The trial court granted mandamus. The Supreme Court reversed the trial court, holding that the ordinance and the charter provisions were unconstitutional as applied to the facts of the case, in that it was an unreasonable exercise of the police power, depriving the defendant of its constitutional right of due process. The Court in so deciding said:

(T)he police power is subject to all the constitutional limitations which protect basic property rights, and therefore must be exercised at all times in subordination to Federal and State constitutional limitations and guarantees. Clinard v. Winston-Salem, 217 N.C. 119, 6 S.E.2d 867, 126 A.L.R. 634; Brewer v. Valk, supra, 204 N.C. 186, 167 S.E. 638; Clinton v. Oil Co., 193 N.C. 432, 137 S.E. 183, 55 A.L.R. 252; State v. Whitlock, 149 N.C. 542, 63 S.E. 123; State v. Williams, 146 N.C. 618, 61 S.E. 61, 17 L.R.A.,N.S., 299. * * * * * * * * * (W)hat was at one time regarded as an improper exercise of the police power may now, because of changed conditions, be recognized as a legitimate exercise of that power. Elizabeth City v. Aydlett, 201 N.C. 602, 161 S.E. 78; Miller v. Board of Public Works, supra [195 Cal. 477, 234 P. 381, 38 A.L.R. 1479]; 11 Am.Jur., Constitutional Law, Sec. 253. Similarly, a police regulation or measure, although valid when promulgated, may become unreasonable and confiscatory in operation as a result of later events or changed conditions. Nashville C. & St. L.R. Co. v. Walters, supra [294] U.S. 405, 55 S. Ct. 486, 79 L. Ed. 949]. * * * * * * Upon consideration of these special facts and all the surrounding circumstances of the case, we conclude that the ordinance of the City of Winston-Salem requiring the defendant railway company to pay the entire expense of rebuilding the trestle amounts to an unreasonable exercise of the police power, amounting to an invasion of the company's property rights in violation of the constitutional guarantee provided by the "law of the land" or "due process" section of the Constitution of North Carolina. Article I, Section 17. (Emphasis ours.)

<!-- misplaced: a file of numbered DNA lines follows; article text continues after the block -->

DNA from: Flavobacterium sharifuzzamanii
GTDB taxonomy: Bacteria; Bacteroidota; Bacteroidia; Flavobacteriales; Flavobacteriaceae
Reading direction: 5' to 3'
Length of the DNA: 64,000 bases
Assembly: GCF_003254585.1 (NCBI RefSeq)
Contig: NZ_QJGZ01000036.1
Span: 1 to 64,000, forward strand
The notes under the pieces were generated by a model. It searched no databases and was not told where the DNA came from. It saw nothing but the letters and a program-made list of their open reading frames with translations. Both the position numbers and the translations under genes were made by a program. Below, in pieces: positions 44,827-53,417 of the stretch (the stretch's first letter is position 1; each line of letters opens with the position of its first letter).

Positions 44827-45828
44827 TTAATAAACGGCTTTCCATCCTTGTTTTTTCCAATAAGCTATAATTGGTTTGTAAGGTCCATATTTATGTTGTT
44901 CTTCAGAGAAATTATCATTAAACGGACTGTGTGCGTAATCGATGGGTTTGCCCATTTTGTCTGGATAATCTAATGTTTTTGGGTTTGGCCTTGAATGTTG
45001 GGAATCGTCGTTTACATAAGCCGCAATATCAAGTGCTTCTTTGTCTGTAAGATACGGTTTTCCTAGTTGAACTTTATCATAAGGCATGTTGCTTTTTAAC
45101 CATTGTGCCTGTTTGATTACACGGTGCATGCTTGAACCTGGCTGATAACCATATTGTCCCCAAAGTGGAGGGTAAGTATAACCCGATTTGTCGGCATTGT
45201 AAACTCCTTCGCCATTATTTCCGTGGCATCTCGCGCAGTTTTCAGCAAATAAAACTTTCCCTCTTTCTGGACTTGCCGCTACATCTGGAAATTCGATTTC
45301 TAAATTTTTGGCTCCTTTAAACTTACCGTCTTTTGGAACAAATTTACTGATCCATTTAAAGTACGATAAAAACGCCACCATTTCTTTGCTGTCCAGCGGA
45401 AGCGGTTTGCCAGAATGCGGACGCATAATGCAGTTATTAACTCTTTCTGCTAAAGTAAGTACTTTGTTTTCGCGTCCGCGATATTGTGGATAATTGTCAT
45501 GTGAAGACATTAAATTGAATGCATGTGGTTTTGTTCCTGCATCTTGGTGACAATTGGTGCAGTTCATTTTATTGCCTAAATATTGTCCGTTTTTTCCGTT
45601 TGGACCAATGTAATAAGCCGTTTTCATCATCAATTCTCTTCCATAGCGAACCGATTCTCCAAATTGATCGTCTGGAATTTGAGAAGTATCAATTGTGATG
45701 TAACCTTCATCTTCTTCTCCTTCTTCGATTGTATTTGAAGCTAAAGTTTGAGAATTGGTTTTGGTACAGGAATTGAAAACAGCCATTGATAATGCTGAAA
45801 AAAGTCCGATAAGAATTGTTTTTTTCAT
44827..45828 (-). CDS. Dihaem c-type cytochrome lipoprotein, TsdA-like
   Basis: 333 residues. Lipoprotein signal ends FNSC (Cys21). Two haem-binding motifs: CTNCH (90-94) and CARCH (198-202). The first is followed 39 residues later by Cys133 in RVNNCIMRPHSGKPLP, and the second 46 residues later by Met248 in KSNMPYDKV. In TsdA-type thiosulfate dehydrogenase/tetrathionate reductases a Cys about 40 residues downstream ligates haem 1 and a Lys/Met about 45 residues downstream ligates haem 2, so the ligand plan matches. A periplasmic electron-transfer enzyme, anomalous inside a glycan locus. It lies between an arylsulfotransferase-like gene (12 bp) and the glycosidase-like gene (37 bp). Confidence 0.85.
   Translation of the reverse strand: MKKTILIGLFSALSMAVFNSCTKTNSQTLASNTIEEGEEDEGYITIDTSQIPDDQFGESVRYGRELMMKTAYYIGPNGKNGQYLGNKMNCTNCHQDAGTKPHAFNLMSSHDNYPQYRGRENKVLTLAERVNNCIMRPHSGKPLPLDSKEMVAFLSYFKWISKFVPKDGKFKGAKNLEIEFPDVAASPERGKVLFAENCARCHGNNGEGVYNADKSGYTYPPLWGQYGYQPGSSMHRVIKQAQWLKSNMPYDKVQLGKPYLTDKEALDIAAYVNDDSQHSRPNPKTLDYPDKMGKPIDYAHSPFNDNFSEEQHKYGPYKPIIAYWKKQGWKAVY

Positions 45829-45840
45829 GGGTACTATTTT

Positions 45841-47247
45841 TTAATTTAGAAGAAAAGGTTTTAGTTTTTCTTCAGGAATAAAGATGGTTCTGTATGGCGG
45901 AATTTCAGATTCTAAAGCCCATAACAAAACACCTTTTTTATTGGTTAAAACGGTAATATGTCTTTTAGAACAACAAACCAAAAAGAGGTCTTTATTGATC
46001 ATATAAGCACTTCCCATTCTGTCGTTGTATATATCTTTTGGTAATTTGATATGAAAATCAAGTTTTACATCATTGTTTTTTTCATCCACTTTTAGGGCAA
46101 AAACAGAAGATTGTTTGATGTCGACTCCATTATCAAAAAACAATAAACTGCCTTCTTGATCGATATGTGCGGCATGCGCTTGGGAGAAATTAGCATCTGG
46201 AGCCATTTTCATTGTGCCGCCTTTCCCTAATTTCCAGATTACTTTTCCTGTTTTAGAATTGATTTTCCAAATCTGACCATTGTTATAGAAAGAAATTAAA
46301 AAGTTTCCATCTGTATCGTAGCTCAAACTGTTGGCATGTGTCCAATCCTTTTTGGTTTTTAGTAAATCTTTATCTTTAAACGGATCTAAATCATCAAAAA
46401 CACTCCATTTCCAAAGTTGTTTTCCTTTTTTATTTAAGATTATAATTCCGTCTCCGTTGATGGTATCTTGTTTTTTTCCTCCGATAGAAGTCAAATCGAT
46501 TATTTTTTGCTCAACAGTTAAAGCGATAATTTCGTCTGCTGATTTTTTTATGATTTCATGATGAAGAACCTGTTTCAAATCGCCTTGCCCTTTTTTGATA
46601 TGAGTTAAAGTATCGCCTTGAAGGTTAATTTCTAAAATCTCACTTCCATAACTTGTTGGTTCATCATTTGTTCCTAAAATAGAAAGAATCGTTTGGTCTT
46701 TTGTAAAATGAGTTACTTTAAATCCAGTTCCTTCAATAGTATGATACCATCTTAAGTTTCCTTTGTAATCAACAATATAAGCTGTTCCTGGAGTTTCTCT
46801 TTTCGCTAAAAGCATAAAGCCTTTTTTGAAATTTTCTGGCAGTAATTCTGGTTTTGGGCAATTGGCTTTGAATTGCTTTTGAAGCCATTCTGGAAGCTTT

See Nashville, C. & St. L. Ry. v. Walters, 294 U.S. 405, 55 S. Ct. 486, 79 L. Ed. 949.

The case of Winston-Salem v. Southern Ry., supra, applies well-recognized constitutional principles and, without overruling the majority view, reaches its conclusions by factual distinctions based principally on absence of the elements of public safety and danger to the public. It is important *393 to note that in that case the Court concluded that the ordinance requiring the defendant to pay "the entire expense of rebuilding the trestle amounts to an unreasonable exercise of the police power, amounting to an invasion of the company's property rights in violation of the constitutional guarantee provided by the `law of the land' or `due process' section of the Constitution of North Carolina, Article I, Section 17." (Emphasis ours.)